Hypertension is responsible for 24% of all coronary heart disease (CHD) deaths in India, as suggested by reports. CHD has become an epidemic in India and its growing number of cases can be explained by the alarming rise in the coronary risk factors that include hypertension.

According to a study done by All India Institute of Medical Sciences (AIIMS), one out of two people in urban areas and one out of three in rural areas are aware of the fact that they are suffering from high BP. Multiple factors like stress, lack of sleep, unhealthy food habits and excessive consumption of alcohol and tobacco are pushing young people towards this disease.

One in five young adults in India has high blood pressure, according to research presented at the 70th Annual Conference of the Cardiological Society of India (CSI). Author of the study Dr Kartik Gupta, a physician at AIIMS, says, “High blood pressure hits Indians at a younger age than western populations, and first heart attacks and strokes occur a decade earlier on average. India’s screening programme typically starts at 30, which is too late.

We need to screen and promote healthy lifestyles early to avoid the crisis India is heading for.”

The level of self-reported risk factors was: smoking 7.5%, tobacco chewing 6.6%, diabetes mellitus 2.1%, and high cholesterol 2.2%. Research by CSI has revealed that the risk factor that showed the strongest connection to hypertension was diabetes, which was associated with a doubled risk of developing high BP. According to the Praja Foundation report, diabetes is also on the rise in Delhi there were 3,62,471 cases of diabetes in 2017-18.

Dr Gupta adds, “National data shows that 5–10% of Indians have diabetes, 25–30% chew or smoke tobacco, and 20–30% have high cholesterol. Indians hardly exercise and their diet is traditionally high in salt. Consumption of vegetables and fruits is low and western junk food and soft drinks have become increasingly popular.”

“It is true that the country is being plagued by cases of hypertension and its associated risk factors. Nowadays, young people are suffering from high blood pressure, which points to its profundity. We should start screening for hypertension at around 18 to 19 years of age. Early detection can enable us to deal with it efficiently. Children need to be educated about being physically active, keeping weight under control, eating healthy, cutting down on salt intake and animal fat, and abstaining from consuming tobacco. Better awareness can protect many against developing high blood pressure, diabetes and high cholesterol,” says Dr AK Shadra, a cardiologist who runs his private clinic.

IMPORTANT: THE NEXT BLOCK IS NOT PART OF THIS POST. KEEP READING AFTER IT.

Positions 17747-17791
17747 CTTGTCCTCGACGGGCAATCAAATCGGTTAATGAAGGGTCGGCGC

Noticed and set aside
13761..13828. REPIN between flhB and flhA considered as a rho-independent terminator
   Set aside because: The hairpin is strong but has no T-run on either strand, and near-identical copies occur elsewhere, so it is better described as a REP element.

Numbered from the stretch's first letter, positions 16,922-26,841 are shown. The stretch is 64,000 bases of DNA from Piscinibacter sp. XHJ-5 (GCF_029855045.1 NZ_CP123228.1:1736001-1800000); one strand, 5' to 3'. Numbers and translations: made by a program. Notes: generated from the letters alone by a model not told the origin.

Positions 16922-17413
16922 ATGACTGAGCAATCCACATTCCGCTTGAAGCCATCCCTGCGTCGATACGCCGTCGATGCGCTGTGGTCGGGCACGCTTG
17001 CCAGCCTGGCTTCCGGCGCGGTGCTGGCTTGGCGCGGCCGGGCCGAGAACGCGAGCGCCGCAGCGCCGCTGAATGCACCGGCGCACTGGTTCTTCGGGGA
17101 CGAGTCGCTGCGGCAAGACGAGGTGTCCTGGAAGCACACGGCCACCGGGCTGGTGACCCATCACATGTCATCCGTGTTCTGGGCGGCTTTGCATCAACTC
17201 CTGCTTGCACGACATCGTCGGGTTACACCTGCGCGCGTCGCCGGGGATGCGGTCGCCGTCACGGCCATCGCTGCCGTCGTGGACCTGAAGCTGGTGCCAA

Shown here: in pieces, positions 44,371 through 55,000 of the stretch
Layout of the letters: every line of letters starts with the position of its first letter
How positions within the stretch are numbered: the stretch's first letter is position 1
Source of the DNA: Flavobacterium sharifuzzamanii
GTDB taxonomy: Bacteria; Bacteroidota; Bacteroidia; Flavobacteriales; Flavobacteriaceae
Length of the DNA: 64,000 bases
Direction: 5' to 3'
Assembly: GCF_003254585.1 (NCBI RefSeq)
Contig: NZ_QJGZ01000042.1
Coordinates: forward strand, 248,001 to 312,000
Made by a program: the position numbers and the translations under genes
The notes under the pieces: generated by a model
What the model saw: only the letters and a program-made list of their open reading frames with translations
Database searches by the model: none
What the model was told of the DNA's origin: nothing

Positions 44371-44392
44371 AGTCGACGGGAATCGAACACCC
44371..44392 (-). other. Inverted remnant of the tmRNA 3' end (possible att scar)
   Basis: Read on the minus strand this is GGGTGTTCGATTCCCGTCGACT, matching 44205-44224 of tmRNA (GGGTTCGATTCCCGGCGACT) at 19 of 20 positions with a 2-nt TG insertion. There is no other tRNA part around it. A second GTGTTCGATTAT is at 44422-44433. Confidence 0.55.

There are usually no symptoms of high BP. Very high BP can cause headaches, blurred vision, nosebleeds, difficulty breathing, chest pain, irregular heartbeat, blood in the urine, confusion, or pounding in the chest, neck or ears. An important component of hypertension management is cardiovascular risk reduction. Controlling risk factors by reduction of cholesterol and diabetes management can further reduce cardiovascular events in patients with hypertension.

“The scenario is such that one in three Indian adults suffers from high blood pressure. High BP can lead to stroke and several heart diseases, which have become the leading causes of death in India. Sedentary lifestyle with little or no physical activity aggravates the problem. During winters, people are at a risk of increased blood pressure, so I urge people to eat healthy, exercise regularly and to monitor their BP,” adds Dr Shadra.

Even though hypertension has for long been one of the major risk factors for cardiovascular diseases and premature deaths globally, its prevalence is increasing in both rural and urban areas. In line with the WHO’s Global Action Plan for the prevention and control of non-communicable diseases (NCD) 2013-2020, India aims to reduce the number of global premature deaths from NCD by 25% by 2050. Can we attain this goal?